Although we generally focus on conflict on land, the American Revolution also occurred at sea. The British had a powerful Navy. The colonists – not so much. To help supplement their forces, they employed privateers.
A privateer is a privately owned ship, given permission by their government to attack an enemy ship during wartime. The government goal was to disrupt supply routes by capturing incoming supplies. For ship owners, there was the chance to make a profit. They got a portion of profits from the sale of anything they captured.
These sites offer good general definitions:
- Brian Whitenton, “The Difference Between Pirates, Privateers and Buccaneers Pt. 1,” 20 Sep 2012, The Mariner’s Museum and Park (https://blog.marinersmuseum.org/2012/09/the-difference-between-pirates-privateers-and-buccaneers-pt-1/: accessed 22 January 2022).
- “Privateer Definition,” Smithsonian (https://ocean.si.edu/human-connections/privateer-definition: accessed 22 January 2022).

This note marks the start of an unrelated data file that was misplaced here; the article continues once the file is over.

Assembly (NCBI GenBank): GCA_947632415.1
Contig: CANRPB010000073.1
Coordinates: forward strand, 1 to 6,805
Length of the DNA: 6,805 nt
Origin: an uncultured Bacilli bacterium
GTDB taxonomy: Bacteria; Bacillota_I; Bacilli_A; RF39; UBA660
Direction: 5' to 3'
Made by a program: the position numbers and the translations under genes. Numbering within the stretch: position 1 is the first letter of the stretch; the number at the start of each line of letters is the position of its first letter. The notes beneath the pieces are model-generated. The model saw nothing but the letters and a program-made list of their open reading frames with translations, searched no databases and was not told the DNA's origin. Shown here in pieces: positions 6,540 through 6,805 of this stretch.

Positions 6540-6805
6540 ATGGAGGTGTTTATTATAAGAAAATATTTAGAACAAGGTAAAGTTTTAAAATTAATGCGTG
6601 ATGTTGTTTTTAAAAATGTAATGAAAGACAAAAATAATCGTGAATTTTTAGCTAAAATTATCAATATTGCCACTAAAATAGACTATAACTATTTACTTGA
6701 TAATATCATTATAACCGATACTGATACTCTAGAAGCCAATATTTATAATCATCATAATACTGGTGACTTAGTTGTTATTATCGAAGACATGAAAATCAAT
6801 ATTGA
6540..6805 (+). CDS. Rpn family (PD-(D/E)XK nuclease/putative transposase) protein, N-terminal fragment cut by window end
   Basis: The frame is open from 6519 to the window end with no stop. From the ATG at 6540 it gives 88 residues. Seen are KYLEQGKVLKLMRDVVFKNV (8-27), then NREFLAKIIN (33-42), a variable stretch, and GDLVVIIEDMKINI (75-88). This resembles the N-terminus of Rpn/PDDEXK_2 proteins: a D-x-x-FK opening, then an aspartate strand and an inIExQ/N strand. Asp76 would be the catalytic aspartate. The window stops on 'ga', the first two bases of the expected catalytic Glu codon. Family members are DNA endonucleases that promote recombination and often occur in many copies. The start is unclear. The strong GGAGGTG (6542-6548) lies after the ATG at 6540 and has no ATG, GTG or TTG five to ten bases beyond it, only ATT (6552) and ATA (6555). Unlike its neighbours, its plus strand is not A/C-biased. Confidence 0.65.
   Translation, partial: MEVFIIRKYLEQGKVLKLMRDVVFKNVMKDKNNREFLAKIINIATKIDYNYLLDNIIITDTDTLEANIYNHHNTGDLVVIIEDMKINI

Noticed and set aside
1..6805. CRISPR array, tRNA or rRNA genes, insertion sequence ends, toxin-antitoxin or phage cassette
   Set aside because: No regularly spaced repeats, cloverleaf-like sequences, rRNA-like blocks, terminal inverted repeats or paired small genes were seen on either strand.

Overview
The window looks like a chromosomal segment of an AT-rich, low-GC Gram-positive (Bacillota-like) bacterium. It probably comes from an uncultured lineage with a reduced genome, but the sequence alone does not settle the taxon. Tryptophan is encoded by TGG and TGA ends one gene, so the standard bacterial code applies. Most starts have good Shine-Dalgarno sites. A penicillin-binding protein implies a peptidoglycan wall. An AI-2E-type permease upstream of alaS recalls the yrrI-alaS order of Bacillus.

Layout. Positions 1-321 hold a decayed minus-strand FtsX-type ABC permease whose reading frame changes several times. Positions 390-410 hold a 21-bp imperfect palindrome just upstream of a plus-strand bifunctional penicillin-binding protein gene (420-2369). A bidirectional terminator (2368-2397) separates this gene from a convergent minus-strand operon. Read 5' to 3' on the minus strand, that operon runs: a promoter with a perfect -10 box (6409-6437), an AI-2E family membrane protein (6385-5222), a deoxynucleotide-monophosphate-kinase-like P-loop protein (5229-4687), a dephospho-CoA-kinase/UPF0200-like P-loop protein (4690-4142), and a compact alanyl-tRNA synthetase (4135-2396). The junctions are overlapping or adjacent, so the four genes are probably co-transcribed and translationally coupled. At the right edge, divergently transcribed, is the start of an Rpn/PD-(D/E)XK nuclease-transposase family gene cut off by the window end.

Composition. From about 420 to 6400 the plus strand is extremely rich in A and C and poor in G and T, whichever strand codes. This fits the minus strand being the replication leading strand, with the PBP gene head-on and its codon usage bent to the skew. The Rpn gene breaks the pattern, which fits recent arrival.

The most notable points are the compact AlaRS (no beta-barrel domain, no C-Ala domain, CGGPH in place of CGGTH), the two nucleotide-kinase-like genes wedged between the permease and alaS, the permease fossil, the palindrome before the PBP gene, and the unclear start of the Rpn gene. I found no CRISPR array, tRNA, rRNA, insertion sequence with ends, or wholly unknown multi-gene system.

Continental Congress authorized the use of privateers in April 1776.
According to John Frayler’s article, “Privateers in the American Revolution,” National Park Service (https://www.nps.gov/articles/privateers-in-the-american-revolution.htm: accessed 22 January 2022), there were two types of authorizations issued:
- Letters of Marque allowed a merchant vessel to try to capture an enemy ship if it happened to cross the path of that merchant vessel.
- A privateer commission allowed a ship to focus entirely on capturing enemy vessels.
There is some debate over the number of vessels who received authorization. In his American Maritime Documents 1776-1860, published as “Letter of Marque / Privateer Commission,” Mystic Seaport Museum (https://research.mysticseaport.org/item/l006405/l006405-c023/: accessed 22 January 2022), Douglas L. Stein argued that nearly 800 privateer commissions were issued. He makes no mention of letters of marque.
Why do you care about privateers? Privateering would be considered qualifying service for the Daughters of the American Revolution or the Sons of the American Revolution. While privateers had a potential to make a profit, they were also putting their assets on the line in support of the American cause.